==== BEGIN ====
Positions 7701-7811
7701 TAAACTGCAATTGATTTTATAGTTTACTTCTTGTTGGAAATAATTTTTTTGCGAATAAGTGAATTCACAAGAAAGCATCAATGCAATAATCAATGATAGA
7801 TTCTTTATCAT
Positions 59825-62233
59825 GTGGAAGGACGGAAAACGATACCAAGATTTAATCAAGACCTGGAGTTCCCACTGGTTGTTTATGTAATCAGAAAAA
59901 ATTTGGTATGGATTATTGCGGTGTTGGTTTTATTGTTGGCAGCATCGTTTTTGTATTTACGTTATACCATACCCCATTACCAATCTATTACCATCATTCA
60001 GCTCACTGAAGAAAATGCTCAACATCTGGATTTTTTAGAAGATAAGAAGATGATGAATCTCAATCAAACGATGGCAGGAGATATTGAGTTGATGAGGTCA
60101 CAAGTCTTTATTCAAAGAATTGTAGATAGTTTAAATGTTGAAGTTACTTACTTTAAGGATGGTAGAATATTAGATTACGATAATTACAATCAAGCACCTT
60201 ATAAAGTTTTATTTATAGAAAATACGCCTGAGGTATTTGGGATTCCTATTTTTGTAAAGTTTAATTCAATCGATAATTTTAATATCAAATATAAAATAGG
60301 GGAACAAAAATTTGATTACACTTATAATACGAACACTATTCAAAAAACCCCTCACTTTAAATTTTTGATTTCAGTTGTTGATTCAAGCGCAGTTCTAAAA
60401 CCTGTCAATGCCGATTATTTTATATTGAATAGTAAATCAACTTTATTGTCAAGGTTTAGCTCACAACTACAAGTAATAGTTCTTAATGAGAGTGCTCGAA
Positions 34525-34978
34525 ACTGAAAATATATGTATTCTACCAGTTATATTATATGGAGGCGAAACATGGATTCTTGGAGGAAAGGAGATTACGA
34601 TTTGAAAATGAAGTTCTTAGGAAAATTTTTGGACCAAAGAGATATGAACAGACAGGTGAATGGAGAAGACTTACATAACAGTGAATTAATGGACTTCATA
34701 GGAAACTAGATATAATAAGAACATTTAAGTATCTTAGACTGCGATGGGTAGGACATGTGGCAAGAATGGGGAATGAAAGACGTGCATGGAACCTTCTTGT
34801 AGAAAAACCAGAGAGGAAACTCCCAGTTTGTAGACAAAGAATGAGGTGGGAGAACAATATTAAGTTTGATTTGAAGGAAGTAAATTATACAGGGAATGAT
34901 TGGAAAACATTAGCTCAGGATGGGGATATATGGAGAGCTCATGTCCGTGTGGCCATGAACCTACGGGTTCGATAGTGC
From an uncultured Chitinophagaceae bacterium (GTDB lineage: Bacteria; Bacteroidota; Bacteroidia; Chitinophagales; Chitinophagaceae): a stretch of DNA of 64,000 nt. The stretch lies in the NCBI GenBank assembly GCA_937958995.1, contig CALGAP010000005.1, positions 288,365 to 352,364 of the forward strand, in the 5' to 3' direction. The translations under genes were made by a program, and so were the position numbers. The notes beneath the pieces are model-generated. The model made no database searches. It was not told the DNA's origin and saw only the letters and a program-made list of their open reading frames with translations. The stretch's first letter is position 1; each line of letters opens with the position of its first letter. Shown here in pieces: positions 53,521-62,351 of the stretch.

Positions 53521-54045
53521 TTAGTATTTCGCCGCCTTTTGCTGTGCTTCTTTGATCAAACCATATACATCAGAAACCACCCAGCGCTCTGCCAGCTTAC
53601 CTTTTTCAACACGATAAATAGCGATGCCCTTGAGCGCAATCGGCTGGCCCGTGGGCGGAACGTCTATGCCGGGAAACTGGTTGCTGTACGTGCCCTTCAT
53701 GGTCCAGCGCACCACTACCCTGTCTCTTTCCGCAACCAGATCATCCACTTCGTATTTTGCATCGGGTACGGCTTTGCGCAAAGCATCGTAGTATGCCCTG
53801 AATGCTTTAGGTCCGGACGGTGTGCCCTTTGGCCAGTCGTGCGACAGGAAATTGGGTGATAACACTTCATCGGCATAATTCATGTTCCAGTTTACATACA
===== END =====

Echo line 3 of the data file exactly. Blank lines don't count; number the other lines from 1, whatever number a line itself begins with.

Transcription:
7801 TTCTTTATCAT